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May 29, 2007

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clazy

I like the clip. Unfortunately I first encountered Satrapi on the last page of the New Yorker in this annoying cartoon
http://home.earthlink.net/%7Egrotesqueanatomy/fanboyrampage/2004-10/Satrapi.jpg
which offers a candy box of New York attitudes with an Iranian accent. Very pleasing to the local palate, but I lost my taste for such things years ago.

Am I too literal? I find only the tiniest hope in that cartoon for any irony -- the last three lines: "The only pro-Bush Iranian I heard from during my trip here was one who phoned in on a national radio show. I didn't understand where he was coming from. Then I found out he was from Virginia."

The typical elitist New Yorker will read the reference to Virginia as a flag indicating Southern stupidity. The Iranian who called in is lost; for all we know, he owns a gun.... An alternative, ironic reading would see that section pointing back at the New Yorkers--their uniform attitudes being just as predictably associated with place.

But that's really not too satisfying -- I just don't see the value in reducing everyone to place. She's not claiming objectivity -- the last three lines are in her own voice, and she specifically says, "I didn't understand where he was coming from," i.e., he made no sense.

Do any of these other Iranians make sense? Poor woman, she gets extra attention at the airport, and now she feels like a citizen of nowhere--I'm weeping for her. Equating the Republicans with the theocrats running Iran? Why not bring in Hitler while we're at it. "Axis of evil", "nest of Satan"--this is peculiarly superficial; why bother unless you need something to discuss with your freshman comp class. And the guy who says Bush has too much Jesus on the head, too Christian, he'll turn against the Jews -- here I again have to wonder, is this a joke on New Yorkers? Or just one of those last few PC forms of bigotry?

This cartoon confirms her audiences' prejudices, which makes it crap, however good the rest of her stuff is. Which I'll check out.

David

Yes, I can see why Satrapi’s New Yorker fluff might irk. (On comparing the mullahs and their thug-in-chief with a Republican convention: “The only difference is the Republicans had balloons.” Yes, dear, of course it is. If we ignore the beatings of “immodest” women and the repeated threats of genocide.) I should point out I’m not defending Satrapi’s facile politics. As a child she was an enthusiast of Marxism, which says a great deal, I think. The dedication to perversity and unrealism can apparently last a lifetime. Bad medicine.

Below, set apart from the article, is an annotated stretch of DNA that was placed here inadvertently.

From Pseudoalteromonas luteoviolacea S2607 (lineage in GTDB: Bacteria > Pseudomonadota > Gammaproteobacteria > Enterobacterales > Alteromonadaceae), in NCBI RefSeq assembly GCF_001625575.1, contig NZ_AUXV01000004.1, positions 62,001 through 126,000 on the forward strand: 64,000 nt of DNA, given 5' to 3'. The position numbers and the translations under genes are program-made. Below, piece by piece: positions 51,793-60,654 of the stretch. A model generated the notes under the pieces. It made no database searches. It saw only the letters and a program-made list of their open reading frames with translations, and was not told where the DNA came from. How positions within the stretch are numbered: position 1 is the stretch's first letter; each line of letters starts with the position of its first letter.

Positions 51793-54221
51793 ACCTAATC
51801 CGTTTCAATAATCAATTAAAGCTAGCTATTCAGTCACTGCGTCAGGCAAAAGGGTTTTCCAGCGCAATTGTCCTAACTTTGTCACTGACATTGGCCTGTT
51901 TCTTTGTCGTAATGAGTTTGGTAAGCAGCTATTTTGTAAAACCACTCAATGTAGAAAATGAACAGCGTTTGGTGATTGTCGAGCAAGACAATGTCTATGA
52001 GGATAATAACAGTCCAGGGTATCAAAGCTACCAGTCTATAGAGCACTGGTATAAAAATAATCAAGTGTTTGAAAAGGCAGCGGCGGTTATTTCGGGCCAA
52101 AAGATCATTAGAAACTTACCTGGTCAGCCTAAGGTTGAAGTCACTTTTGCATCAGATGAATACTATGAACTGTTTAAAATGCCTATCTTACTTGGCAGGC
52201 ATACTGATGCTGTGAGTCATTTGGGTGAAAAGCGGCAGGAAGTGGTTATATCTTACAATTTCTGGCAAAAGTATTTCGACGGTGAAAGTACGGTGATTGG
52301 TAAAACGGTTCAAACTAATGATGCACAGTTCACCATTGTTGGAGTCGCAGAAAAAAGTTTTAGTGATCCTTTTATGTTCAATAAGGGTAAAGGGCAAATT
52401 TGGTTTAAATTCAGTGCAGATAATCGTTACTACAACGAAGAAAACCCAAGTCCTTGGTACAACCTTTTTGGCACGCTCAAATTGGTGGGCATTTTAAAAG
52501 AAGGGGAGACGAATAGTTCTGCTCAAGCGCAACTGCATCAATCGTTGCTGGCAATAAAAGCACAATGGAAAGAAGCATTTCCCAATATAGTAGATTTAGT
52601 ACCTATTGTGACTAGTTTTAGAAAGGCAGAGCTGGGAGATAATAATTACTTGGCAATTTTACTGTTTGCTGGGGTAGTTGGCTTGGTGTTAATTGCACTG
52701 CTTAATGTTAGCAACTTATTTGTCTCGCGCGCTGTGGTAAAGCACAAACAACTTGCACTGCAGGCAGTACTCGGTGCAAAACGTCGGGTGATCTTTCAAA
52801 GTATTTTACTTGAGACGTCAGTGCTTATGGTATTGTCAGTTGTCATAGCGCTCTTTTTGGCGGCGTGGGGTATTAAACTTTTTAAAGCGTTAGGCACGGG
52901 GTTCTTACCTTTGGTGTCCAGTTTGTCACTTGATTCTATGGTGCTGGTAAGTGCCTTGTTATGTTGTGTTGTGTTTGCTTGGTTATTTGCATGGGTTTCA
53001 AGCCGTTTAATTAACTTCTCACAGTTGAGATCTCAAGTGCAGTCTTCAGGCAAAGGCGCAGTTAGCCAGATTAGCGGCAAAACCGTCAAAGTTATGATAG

I did enjoy the first book of Persepolis, but it goes downhill rapidly once Satrapi leaves Iran, and the second book is scarcely worth the paper it’s printed on. I think the central failing is the lack of attention given to Islamic theology and how exactly fundamentalism emerges, and how it’s justified and enforced in overtly theological terms. There’s no attempt to fathom the psychology and dynamics of religious fervour and no attempt to look within Islamic teaching itself. Befuddled by Marxism, Satrapi doesn’t seem concerned by such details. Which is, I think, a rather important oversight.

clazy

Here's an interesting follow up. The Iranians have succeeded in chasing her film out of Thailand. That's unfortunate.
http://www.news.com.au/story/0,23599,21977259-38196,00.html

David

Clazy,

Yes, I saw. I wonder what kind of pressure was brought to bear. You’ve got to love a government that’s terrified of a cartoon and what it might reveal.

clazy

They *are* terrified. Back when they'd taken the British sailors/marines hostage, the typical leftist comment portrayed Iran as playing some sort of deeper game than we could understand, one reflecting millenia of political experience. Heh. They're simply desperate -- just look at the gas, I mean, petrol, riots. I'm only afraid Ahmedinajad will get yanked by someone upstairs before the damage he's doing is irreversible.

clazy

BTW, you want Said's "orientalism"? Just look to wishful thinking of the sort I mentioned above. Pretty ironic.

clazy

Re pressure, things like this provide leverage:
http://www.asiafinanceblog.com/asiafinanceblog/2006/07/iran_and_thaila.html

David

Clazy,

When I hear people suggest that Iran and “AmeriKKKa” are somehow morally equivalent as societies, it occurs to me that those doing so have no comprehension of what real fear is. I mean routine and intimate fear; when fear is cultural glue. Being afraid of what you might be heard saying; being afraid of dressing “immodestly”. Fear that the whole theocratic edifice might blow down because its foundations are so rotten.

clazy

Yeah, those images this week of the guys a with a "Western" haircut being forced by masked thugs through the streets of Tehran with a jerry can in their mouth were pretty ugly.

Andy

In todays Grauniad, the w/e magazine has an interview with Satrapi,apparently the film will be released on 25th April (it doesn't give much detail unfortunately).

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